On this day in history, the South African government passed The Prohibition of Mixed Marriages Act (to go into effect as of July 8, 1949), making marriages between whites and non-whites illegal. Even though between 1946 and the enactment of this law, only 75 mixed marriages had been recorded, compared with some 28,000 white marriages, the government felt the possibility was a sufficient threat and affront to legislate against it. In 1950 the law was amended to ban even sexual relations between white and black South Africans.
To facilitate enforcement, the Population Registration Act of 1950 required South Africans to register as members of one of four racial groups as set out in the Population Registration Act of 1950. The four groups were White, Coloured, Indian and Black. Subsequent to the passing of this legislation, a number of people were arrested and charged for breaking its provisions.
The law also nullified interracial marriages of South Africans that occurred outside of the country.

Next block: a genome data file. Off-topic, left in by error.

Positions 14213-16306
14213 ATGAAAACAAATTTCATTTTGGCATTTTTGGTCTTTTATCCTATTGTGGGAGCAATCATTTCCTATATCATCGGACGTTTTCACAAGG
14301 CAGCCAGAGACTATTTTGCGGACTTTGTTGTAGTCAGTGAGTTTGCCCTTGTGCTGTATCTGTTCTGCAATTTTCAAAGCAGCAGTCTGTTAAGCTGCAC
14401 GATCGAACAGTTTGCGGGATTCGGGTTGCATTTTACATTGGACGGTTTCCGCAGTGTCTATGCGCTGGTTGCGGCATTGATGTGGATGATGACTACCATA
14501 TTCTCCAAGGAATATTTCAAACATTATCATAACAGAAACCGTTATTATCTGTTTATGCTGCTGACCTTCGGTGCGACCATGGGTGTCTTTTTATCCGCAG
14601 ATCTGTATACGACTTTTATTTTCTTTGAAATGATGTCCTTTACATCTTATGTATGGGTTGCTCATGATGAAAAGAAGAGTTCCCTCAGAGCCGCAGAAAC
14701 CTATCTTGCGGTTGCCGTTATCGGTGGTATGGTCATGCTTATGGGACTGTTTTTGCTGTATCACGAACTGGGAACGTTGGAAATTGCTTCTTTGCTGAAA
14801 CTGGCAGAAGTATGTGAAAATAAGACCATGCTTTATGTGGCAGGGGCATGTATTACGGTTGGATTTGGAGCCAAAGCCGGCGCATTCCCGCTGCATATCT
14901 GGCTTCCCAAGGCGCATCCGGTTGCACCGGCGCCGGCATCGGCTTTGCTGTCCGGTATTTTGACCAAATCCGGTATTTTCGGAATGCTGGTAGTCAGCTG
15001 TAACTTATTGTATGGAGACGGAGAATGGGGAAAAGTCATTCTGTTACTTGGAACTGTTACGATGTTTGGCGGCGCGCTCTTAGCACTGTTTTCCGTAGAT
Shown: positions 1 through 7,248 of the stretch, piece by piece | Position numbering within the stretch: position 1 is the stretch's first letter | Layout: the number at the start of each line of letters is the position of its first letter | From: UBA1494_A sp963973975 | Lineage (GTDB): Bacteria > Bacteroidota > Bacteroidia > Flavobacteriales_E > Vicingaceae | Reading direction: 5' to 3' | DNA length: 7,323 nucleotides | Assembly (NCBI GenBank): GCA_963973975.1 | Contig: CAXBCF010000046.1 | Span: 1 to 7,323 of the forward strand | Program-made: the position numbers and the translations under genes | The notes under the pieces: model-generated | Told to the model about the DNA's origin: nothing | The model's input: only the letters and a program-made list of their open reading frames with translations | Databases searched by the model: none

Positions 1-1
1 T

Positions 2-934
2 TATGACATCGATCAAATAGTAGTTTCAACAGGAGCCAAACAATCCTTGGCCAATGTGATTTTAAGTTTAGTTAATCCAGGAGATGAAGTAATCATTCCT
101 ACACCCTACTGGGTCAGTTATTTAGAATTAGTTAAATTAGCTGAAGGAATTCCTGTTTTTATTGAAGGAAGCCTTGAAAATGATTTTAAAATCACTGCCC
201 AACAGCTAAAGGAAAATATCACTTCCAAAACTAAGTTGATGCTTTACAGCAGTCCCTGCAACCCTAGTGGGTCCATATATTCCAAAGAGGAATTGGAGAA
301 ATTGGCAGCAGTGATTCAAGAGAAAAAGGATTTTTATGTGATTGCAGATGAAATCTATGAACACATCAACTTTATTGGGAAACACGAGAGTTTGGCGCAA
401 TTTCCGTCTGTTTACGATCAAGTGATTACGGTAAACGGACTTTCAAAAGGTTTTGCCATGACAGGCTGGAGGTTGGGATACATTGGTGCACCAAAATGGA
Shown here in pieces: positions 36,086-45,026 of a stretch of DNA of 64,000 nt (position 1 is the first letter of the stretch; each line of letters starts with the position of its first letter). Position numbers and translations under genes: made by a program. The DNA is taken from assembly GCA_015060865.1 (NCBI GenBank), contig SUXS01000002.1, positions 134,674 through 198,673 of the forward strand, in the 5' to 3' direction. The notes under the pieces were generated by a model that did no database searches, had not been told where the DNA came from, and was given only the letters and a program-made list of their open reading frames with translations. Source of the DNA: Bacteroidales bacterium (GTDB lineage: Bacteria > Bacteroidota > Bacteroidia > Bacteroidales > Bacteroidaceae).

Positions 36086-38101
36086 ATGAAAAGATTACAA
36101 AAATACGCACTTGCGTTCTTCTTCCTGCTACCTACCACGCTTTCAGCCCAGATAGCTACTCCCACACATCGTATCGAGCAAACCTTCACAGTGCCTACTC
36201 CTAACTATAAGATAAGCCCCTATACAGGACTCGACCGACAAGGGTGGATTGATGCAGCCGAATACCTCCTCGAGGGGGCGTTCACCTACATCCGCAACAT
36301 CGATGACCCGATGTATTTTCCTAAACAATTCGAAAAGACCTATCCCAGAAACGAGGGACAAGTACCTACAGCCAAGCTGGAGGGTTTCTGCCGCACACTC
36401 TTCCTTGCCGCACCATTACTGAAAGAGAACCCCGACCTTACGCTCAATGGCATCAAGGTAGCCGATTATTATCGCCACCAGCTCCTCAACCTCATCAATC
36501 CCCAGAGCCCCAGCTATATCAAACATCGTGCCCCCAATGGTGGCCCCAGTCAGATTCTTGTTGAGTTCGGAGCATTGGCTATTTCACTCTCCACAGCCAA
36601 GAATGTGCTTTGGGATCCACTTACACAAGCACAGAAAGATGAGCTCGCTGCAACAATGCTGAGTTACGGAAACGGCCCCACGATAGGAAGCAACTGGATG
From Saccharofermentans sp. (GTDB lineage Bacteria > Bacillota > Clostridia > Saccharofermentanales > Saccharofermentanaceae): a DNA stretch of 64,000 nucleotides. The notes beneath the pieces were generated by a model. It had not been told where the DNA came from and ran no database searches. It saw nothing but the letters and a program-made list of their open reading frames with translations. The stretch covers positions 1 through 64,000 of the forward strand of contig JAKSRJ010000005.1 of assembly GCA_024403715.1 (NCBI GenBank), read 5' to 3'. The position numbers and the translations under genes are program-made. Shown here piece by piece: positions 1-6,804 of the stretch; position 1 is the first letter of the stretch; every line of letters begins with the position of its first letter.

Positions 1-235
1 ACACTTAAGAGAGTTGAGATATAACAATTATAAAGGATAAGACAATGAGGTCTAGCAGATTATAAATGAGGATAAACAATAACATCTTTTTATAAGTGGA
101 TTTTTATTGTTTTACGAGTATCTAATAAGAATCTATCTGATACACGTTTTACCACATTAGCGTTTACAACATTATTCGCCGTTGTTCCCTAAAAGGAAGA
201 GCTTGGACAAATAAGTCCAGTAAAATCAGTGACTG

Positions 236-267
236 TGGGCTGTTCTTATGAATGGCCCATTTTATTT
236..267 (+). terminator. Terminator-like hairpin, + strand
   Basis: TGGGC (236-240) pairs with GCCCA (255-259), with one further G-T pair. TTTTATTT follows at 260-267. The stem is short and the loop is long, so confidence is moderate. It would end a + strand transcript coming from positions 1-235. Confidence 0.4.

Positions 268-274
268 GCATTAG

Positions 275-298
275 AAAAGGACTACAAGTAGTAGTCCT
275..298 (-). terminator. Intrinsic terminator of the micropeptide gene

Although many members of the official United Party (South Africa’s ruling political party between 1934 and 1948) were against the law, none of them opposed the bill. Sam Kahn, a South African Communist Party member, strongly objected, describing the bill as “the immoral offspring of an illicit union between racial superstition and biological ignorance”. He was ignored, and moreover expelled from parliament in 1952 upon suspicion of associating with illegal Communist organizations.
The police raided homes of couples suspected of having mixed relationships, and couples found guilty were jailed. Although the blacks involved were given harsh sentences, the government was more lenient toward the whites. For example, one of the first people convicted of the immorality act was a Cape Dutch reformed minister who was caught having sex with a domestic worker in his garage. He was given a suspended sentence.
The law was eventually repealed in 1985 by the Immorality and Prohibition of Mixed Marriages Amendment Act that allowed inter-racial marriages and relationships.
When Nelson Mandela was inaugurated as President of South Africa in 1994, he said in his address:
Never, never and never again shall it be that this beautiful land will again experience the oppression of one by another and suffer the indignity of being the skunk of the world.”